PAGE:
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Does anyone know if varoa die when the bee dies

2959 Views 18 Replies 10 Participants Last post by  AR Beekeeper
Hello everyone, i have a qeuestion, when a bee dies w and we pick up dead bees will we see varoa on them, or does the varoa move off, the dead bee somewhere else. first year beek, enjoying every moment of my time with my bees. Queen aria is laying wonderfully.
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I'm pretty sure they can detach and move on to the next bee or go mate and lay eggs.
Please elaborate your question a bit. Give us the scenario you are thinking about.
Bees don't normally die in the hive except in winter because they can't get out. In a way they are like dogs that run off in the woods and die. In winter I suspect the mite would die when the bee falls to the bottom if it is still attached. More than likely the mite stays in the center of the cluster where it is warm so not many mites die when the bee dies.
Well, they are flightess, obligate parasites so they won't survive long w/o honey bees to parasitize. I asked a similar question here last winter about how long mites might live off of a bee and I believe I was told that 15 days was the max.

But one thing, for sure, is that they wouldn't be going off some where to "mate and lay eggs" since that can only happen in a bees' cell where there is already a bee larva just about to be capped. At that point the foundress mite goes in just before capping and begins to lay eggs of both sexes. The males hatch first and then when their sisters hatch they mate with each of them in succession - eeeeww! - while the whole happy family sups off one wound on the developing pupa's body. (Double eeeew!)

This is why drone trapping works: foundress mites have a preference for the larger, longer-pupating drones-to-be, and it's the basis (at least as I understand it) of the MDA splitter/varroa control method which relies on a brood break and then desperate-to-lay foundress mites crowding into the first round of larva about to be capped which results in the crowding-deaths of the baby mites and the foundress-mamas when there are too many in each cell for survival. Of course, it probably also results in the deaths of the over-parasitized first brood hatch, as well.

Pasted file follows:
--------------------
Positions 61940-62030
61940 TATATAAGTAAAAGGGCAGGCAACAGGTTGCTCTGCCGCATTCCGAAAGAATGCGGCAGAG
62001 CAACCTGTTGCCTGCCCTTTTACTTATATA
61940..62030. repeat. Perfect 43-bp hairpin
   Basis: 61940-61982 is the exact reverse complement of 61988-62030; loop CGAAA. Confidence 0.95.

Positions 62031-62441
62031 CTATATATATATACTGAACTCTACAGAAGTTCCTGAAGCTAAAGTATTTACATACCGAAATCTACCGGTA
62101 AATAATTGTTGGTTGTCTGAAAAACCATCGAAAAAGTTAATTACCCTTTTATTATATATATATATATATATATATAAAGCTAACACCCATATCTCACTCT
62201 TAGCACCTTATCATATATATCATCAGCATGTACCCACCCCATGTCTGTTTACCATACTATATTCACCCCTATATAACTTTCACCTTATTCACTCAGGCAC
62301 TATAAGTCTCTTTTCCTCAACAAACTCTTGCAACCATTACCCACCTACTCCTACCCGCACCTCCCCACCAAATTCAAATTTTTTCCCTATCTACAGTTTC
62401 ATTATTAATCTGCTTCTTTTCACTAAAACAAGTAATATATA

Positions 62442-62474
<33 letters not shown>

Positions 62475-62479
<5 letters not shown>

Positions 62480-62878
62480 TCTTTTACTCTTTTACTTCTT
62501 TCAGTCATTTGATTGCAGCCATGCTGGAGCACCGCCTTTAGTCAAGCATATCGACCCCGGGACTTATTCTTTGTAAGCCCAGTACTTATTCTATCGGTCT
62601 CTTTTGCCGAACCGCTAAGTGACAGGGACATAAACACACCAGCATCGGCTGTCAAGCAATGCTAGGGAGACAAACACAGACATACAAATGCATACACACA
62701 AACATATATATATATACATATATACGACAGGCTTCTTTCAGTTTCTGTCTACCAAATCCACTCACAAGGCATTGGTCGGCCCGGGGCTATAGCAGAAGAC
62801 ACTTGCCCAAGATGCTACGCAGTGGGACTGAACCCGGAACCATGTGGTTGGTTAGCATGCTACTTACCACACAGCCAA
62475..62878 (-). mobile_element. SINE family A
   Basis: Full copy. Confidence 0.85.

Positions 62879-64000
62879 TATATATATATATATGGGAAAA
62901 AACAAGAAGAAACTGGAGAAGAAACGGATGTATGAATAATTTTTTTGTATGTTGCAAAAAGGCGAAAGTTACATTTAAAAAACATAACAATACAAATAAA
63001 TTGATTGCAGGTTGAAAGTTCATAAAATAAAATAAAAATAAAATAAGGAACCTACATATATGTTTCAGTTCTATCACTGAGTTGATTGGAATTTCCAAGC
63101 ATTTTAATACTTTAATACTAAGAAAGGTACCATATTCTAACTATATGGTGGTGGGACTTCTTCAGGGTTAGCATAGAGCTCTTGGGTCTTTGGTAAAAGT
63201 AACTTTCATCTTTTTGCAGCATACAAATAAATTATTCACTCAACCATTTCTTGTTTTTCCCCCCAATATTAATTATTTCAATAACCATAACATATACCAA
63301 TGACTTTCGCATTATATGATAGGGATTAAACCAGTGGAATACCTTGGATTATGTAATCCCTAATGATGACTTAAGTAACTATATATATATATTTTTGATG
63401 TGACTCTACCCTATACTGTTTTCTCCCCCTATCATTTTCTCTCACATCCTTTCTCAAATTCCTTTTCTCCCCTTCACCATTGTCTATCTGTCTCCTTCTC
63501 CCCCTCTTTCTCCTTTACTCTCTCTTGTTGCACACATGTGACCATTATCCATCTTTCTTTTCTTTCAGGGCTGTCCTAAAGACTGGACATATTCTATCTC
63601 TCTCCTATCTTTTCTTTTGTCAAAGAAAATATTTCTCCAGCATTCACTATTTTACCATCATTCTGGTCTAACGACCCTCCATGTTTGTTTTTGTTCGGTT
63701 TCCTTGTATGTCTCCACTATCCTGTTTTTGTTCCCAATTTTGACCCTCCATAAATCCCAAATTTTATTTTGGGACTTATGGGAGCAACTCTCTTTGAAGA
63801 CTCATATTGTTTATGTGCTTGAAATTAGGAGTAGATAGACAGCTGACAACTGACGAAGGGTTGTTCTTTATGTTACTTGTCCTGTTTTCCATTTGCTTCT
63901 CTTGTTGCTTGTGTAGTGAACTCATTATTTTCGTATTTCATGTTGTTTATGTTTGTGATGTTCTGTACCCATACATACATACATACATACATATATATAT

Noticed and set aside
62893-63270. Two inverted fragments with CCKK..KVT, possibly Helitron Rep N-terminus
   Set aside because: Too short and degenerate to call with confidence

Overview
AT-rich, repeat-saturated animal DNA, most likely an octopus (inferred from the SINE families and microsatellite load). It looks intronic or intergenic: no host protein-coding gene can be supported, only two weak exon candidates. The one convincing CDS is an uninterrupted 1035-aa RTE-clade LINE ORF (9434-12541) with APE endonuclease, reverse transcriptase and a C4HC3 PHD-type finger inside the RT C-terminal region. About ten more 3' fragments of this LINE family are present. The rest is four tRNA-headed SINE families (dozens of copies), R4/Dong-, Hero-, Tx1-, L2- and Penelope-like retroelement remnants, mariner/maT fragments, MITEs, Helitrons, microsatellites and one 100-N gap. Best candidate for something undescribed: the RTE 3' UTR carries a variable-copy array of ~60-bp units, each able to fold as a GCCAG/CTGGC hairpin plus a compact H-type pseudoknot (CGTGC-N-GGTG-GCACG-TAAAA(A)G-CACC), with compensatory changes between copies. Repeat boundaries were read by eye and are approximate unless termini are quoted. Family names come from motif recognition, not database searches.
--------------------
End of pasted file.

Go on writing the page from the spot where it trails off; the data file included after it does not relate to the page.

The rapid spread across the country of Varroa destructor is entirely due to humans moving their parasitized bees around either as the part of the migratory business model or the production and sale of live bee colonies (nucs and packages). Locally it can spread from robbing bees either catching or depositing mites to a an uninfested colony, or more more rarely from mites that detach at forage points and are picked up by subsequent foragers and then flown home to the new hive.

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I asked a similar question here last winter about how long mites might live off of a bee and I believe I was told that 15 days was the max.
They can live as long as the bee does right through winter otherwise they would be extinct up here.
> They can live as long as the bee does right through winter otherwise they would be extinct up here.

Ace, the part of enjambres comment that you quoted includes "off of a bee". In the context of this thread topic the word "off" clearly is meant to mean "independent" of the bee.

Varroa mites cannot live 'independent' of a bee for any material amount of time.

The Varroa mite is a highly specific brood parasite that relies completely on its host’s biology for its own survival and propagation by feeding on bee hemolymph and by reproducing in brood cells. [HIGHLIGHT] A bee independent life stage does not exist. [/HIGHLIGHT]

Varroa will starve to death without a bee long before winter is over.